MIAMI COUNTY — Director of the Miami County Emergency Management Agency (EMA) Kenneth Artz and Miami County Engineer Paul Huelskamp updated the Board of Miami County Commissioners on the ongoing storm cleanup and aftermath during their meeting on Thursday afternoon.
“It’s a very fluid operation” Artz said.
Artz said the National Weather Service is surveying two other possible, unconfirmed tornadoes in the area of Kerr Road in Tipp City and south of Alcony where winds were estimated at being between 65-70 mph during the Memorial Day storms.
Artz said they are also planning on opening up a volunteer reception center in the Concord Township building. Times still to be announced.
“We’re having a tremendous amount of people wanting to volunteer,” Artz said.
Damage assessment teams will be headed back out to the areas affected by storms, including West Milton, Laura, and Ludlow Falls, to continue to assess the damage. Artz said they will be doing that Saturday and Sunday.
Huelskamp said the Miami County Highway Department will be out Friday and this weekend clearing affected roadways and doing brush and branch chipping for non-construction debris.
Commissioner Jack Evans asked what the threshold was for the county receive assistance from the Federal Emergency Management Agency (FEMA).
Artz said the county will have to reach approximately $370,000 worth of damage to uninsured homes and public assistance toward the storm damage response. The state of Ohio’s threshold is $17 million.
Artz said there is potential for FEMA support, but it would require a federal declaration which has not happened yet.
“We’re setting the stage. We’re getting the paperwork out,” Artz said.
In regard to construction and building debris from the storms, Artz said he and Huelskamp had discussions about creating an off-site dumping spot for construction debris, but Artz said it was “too early in the game” for that to happen.
“That decision has not been rendered yet,” Atrz said.
Huelskamp said later on their current priority is to clear the roads of storm debris, of which is mostly natural debris like tree branches.
Commissioner Ted Mercer brought up tipping fees at the Miami County Transfer station and asked, “These people that have been devastated, they’re going to have to pay $53 to have their debris removed?”
Doug Evans, assistant sanitary director, said they are giving people receipts so they may be reimbursed through insurance or other means.
Mercer later asked for a plan to be made for the construction debris, saying that volunteers who help collect it will want to know what to do with it.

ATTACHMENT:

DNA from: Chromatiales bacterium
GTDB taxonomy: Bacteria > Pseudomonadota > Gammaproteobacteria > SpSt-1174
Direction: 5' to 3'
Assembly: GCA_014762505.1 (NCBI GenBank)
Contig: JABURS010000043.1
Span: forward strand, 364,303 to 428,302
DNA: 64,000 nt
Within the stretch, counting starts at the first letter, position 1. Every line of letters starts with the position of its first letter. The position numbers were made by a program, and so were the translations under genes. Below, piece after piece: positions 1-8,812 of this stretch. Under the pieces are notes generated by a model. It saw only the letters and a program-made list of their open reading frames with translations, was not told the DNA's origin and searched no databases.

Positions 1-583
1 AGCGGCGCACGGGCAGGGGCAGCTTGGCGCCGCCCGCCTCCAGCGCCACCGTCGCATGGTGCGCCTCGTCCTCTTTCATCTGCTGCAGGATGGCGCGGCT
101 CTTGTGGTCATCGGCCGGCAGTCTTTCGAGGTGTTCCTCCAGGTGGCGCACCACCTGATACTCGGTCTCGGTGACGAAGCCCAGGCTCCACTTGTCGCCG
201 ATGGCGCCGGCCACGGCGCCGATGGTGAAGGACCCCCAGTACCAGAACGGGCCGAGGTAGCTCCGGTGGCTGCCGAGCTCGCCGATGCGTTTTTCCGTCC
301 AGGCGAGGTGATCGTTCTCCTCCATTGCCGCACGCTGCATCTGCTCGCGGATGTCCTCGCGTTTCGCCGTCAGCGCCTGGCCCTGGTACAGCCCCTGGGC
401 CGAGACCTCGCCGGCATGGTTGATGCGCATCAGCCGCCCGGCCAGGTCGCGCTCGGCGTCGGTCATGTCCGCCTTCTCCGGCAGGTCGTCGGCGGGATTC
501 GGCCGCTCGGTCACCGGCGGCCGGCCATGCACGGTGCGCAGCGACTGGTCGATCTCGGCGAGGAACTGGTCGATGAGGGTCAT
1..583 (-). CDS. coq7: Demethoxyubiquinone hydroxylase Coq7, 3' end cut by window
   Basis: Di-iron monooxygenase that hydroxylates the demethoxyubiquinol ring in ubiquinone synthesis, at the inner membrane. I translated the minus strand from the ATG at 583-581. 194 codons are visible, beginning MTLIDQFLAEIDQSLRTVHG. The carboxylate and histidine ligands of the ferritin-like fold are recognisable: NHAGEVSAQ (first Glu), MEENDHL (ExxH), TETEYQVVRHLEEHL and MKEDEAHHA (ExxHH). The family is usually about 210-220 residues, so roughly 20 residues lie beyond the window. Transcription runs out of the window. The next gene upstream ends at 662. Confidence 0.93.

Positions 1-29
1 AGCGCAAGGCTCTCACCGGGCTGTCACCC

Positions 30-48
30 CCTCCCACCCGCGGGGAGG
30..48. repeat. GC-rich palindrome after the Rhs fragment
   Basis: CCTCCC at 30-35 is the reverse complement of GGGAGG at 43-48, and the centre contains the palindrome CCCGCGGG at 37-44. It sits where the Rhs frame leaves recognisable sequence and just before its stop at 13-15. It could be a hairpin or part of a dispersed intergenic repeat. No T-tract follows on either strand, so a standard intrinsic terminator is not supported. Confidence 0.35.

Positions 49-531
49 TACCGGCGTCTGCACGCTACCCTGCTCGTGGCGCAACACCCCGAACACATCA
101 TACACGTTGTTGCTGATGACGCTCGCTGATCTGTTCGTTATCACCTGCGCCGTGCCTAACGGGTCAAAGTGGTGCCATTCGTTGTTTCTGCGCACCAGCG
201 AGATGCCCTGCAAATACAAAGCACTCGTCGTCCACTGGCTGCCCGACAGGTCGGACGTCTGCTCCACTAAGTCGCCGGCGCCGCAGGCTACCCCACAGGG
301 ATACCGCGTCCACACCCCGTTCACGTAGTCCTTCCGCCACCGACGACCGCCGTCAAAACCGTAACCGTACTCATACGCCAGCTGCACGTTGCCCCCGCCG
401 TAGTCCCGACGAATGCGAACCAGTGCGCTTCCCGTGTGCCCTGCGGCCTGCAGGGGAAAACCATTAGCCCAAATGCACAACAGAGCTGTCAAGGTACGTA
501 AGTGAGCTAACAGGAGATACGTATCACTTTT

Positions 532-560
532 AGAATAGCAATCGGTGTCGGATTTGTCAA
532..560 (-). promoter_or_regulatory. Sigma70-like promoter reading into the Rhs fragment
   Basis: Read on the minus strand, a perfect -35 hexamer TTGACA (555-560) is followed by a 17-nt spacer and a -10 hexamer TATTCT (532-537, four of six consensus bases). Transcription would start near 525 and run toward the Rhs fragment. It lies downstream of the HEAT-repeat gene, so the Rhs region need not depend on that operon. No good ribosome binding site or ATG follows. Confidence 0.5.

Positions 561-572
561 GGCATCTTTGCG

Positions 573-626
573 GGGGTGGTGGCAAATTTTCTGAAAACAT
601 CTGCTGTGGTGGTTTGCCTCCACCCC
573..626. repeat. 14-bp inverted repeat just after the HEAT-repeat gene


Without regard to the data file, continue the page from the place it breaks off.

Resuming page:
“I think we just need to have a plan in place very, very soon of what we think we should do with that (debris) because I think that’s going to be a lot of the questions people are going to be asking,” Mercer said. “I think the health and welfare part is being taken care of very well. Now that we’re in the debris stage, well, what do we do with all of this? And people are going to want to know that. They’re going to want information besides us telling them to take it to the transfer station and keep the receipts.”
In other news:
The commissioners approved a number of improvements to county infrastructure on Thursday.
The commissioners authorized the purchase and installation of a new back door at the Miami County Communications Center. Bridgestreet Glass of Covington will replace and install the rear employee entrance door on the building at a cost not to exceed $3,613. The current door has been a security concern due to its difficulty in latching.
Later on, the commissioners also authorized concrete repairs to the entrance of the Miami County Job and Family Services building. Classic Concrete Design, LLC of Troy will remove existing paver bricks and concrete which have become a hazard at theentrance and replace it with new concrete. The cost is not to exceed $4,375.
The commissioners then authorized interior repairs to the Hobart Center, including masonry and window concrete header damage on the southwest corner. Bruns General Contracting of Troy will repair the water-damaged masonry and interior walls as well as seal it to prevent further damage. The cost is not to exceed $10,800.
The commissioners signed a thank you letter to Ohio Governor Mike DeWine “for listening to county budgetary concerns and addressing indigent defense costs” with what the letter referred to as “historic and impactful investment” included in the governor’s budget. The commissioners also thanked the Ohio House of Representatives “for further increasing the indigent defense appropriation by $35 million in that budget, which is expected to reimburse counties for their indigent defense costs. The budget still needs to be passed by the Ohio House and Senate.
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